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The Good News Bible was born out of the translation theories of linguist Eugene Nida, the Executive Secretary of the American Bible Society’s Translations Department. In the 1960s, Nida envisioned a new style of translation called “dynamic equivalence,” that is, the meaning of the Hebrew and Greek would be expressed in a translation “thought for thought” rather than “word for word.”
The Good News Translation of the Bible was first published as the New Testament under the name Good News for Modern Man in 1966, its debut as a full Bible came in 1976. The first edition containing the Deuterocanon was released in 1979.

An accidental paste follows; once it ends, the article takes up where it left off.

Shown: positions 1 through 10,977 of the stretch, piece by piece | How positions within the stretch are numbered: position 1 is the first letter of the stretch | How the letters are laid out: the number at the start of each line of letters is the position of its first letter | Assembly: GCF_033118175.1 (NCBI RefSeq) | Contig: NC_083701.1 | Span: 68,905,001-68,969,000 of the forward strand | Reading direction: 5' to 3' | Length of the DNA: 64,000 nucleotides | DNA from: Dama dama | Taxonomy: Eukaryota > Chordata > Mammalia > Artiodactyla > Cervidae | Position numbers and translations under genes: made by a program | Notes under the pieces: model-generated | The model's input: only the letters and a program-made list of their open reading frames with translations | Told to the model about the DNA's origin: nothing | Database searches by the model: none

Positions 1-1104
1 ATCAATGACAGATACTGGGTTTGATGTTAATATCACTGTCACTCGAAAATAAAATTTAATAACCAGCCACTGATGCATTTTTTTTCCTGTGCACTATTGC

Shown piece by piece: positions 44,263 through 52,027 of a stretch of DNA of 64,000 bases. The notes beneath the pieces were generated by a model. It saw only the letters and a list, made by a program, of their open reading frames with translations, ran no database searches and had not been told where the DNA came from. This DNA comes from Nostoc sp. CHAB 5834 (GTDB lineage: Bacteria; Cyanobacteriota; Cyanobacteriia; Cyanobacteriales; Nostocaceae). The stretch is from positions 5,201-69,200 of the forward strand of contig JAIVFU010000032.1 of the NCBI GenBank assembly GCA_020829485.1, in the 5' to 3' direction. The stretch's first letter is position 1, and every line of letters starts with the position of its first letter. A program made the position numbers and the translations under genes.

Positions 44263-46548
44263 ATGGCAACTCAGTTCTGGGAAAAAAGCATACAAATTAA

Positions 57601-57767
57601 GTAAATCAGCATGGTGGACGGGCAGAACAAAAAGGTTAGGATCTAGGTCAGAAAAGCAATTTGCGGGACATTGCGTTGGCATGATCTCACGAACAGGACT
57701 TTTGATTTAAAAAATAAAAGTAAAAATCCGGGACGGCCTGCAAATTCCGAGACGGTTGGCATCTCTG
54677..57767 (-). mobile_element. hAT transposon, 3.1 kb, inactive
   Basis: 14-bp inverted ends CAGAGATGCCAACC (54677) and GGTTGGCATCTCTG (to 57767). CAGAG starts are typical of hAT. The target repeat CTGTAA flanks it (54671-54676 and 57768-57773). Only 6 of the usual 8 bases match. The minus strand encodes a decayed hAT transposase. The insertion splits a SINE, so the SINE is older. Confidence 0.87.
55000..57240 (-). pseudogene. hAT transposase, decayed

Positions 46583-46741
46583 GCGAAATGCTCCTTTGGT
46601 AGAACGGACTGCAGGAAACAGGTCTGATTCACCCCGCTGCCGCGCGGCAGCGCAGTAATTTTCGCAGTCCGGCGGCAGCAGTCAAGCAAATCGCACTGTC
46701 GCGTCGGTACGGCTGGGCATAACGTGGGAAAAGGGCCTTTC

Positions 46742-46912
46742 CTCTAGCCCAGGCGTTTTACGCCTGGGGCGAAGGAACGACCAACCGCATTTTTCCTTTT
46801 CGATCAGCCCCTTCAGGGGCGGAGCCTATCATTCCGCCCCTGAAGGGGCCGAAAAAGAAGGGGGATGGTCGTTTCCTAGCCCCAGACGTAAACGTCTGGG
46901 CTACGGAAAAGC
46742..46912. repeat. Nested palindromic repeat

This Bible is a clear and simple modern translation that is faithful to the original Hebrew, Koine Greek, and Aramaic texts. It uses simple everyday language and vocabulary shared by everyone regardless of age or background. Consequently there has been no attempt to reproduce in English the parts of speech, sentence structure, word order and grammatical devices of the original languages. Faithfulness in translation also includes a faithful representation of the cultural and historical features of the original. Certain features, however, such as the hours of the day and the measures of weight, capacity, distance, and area, are given their modern equivalents, since the information in those terms conveys more meaning to the reader than the Biblical form of those terms.
This is the 1992 edition of the text. Looking for a version without the Deuterocanon? You can find it here.